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Where is the Democrats’ ‘Commitment to America?’

The party of FDR and LBJ has great potential to proclaim a list of policy ideas that could resonate all across America – especially in red states in which they have been losing.

Looking in the not too distant past, today’s red states used to elect lots of Democrats – many of them liberal.
REUTERS/Jonathan Ernst

Republicans just released a policy agenda for the fall elections.

Calling it the “Commitment to America,” the Grand Old Party is trying to frame their agenda in popular and positive terms. They advocate broad ideas like “an economy that’s strong,” “a nation that’s safe,” “a future that’s built on freedom” and “a government that’s accountable.”   There are some allusions to the controversial policy ideas, but they largely seek to avoid controversy by focusing on issues like fighting crime, promoting national defense, and siding with families in public schools.

It is clearly modeled after the “Contract with America” that Republicans unveiled in the election of 1994. Led by Newt Gingrich, the Republicans listed about 10 policies that were supported by at least 60% of Americans. Political scientists debate the precise electoral impact of the Contract, but in 1994, the Republicans gained 52 seats and took control of Congress for the first time in nearly half a century.

Where is the Democrats “Commitment to America?”

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The party of FDR and LBJ has great potential to proclaim a list of policy ideas that could resonate all across America – especially in red states in which they have been losing. In August, the voters of Kansas overwhelmingly rejected an anti-abortion amendment to the Constitution.  In 2020, the voters of Florida passed a ballot initiative to increase the minimum wage to $15. In 2018, the voters of Missouri decisively rejected a right-to-work law passed by the Republican-controlled Legislature. In referenda in these increasingly red states, voters supported policies strongly rejected by Republican leaders they have elected. In red America, Democratic policies seem more popular then Democratic candidates.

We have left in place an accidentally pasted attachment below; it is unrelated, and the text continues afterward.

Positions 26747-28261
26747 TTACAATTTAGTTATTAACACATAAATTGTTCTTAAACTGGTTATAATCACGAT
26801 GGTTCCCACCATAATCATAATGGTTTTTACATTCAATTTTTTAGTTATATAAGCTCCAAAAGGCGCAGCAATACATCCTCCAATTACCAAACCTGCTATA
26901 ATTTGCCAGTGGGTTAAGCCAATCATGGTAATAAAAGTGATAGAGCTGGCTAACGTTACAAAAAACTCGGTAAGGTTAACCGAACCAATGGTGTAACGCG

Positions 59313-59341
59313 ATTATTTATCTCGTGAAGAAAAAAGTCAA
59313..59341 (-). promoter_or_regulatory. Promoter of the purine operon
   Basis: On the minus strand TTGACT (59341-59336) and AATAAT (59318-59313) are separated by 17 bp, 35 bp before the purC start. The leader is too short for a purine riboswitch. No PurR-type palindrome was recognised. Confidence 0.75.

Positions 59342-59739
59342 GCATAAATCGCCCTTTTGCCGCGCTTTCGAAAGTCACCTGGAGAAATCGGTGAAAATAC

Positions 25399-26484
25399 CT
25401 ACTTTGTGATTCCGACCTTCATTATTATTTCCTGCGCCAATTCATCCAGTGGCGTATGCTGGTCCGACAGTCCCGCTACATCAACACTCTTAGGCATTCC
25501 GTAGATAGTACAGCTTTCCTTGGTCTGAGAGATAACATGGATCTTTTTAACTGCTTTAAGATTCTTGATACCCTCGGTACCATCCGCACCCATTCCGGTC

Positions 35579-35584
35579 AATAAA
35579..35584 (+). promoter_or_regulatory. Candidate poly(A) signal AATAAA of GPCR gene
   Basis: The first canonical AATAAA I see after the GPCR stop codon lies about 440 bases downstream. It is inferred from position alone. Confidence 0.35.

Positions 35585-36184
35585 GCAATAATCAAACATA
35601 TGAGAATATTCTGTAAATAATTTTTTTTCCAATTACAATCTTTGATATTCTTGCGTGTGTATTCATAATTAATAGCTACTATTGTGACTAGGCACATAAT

Why are the red states getting redder? The most common explanation is that voters are diverted by other issues like immigration, transgender rights, and critical race theory. In the clamor of the culture wars, why cannot Democrats affirm their pro-choice, pro-family, and pro-labor views?   Much is at stake as working class Americans – at least among whites – are deserting the Democratic Party. Republicans have convinced the voters in red states that they are on their side.

Looking in the not too distant past, today’s red states used to elect lots of Democrats – many of them liberal. The list includes George McGovern and Tom Dashle in South Dakota, Fred Harris in Oklahoma, Ernest Hollings in South Carolina, Dale Bumpers in Arkansas, Frank Church in Idaho. Byron Dorgan in North Dakota, Mike Mansfield in Montana, and Al Gore in Tennessee.  There are more names on the list, yet in recent years, geographic polarization is one of the most significant trends. Rural voters are increasingly Republican; urban and – to a lesser degree – suburban voters are increasingly Democratic. That’s enough to win popular votes for president, but not enough to win the Electoral College and Senate elections that overweight small largely rural states.

Dan Hofrenning
Dan Hofrenning
In the heart of bright-red rural America, Democrats could proclaim that voters are not getting anything from Republicans. Does a half-built border wall help them? Do tax cuts for the rich help them? Why can’t they push policies that could help the working families in largely rural red states – and working families of all races in all of America?

Democrats need their own “Commitment to America,” a set of policies designed to help working families. With more specific policies than Republicans, the agenda could include policies like daycare assistance, paid family leave, an increased minimum wage, free community college (or two years at any college), reproductive rights, and child tax credits. These are popular policies that would help working men and women and their families.

Have Democrats done enough for Americans who are struggling to make ends meet? Democrats have produced some policy victories, but is there enough to help anxious Americans. It seems disgraceful that the federal minimum wage is $7.25. How did daycare assistance get dropped from the Build Back Better bill? The enhanced child tax credit also disappeared. Reproductive choice has not been codified in a Congress controlled – albeit narrowly – by Democrats. Struggling Americans in both red and blue states used to look to Democrats to help them. Will Democrats fight to get them back?

Dan Hofrenning is a professor of political science and environmental studies at St. Olaf College. This fall he is leading a group of students to three continents as he teaches a course entitled “Viewing America through Global Eyes.”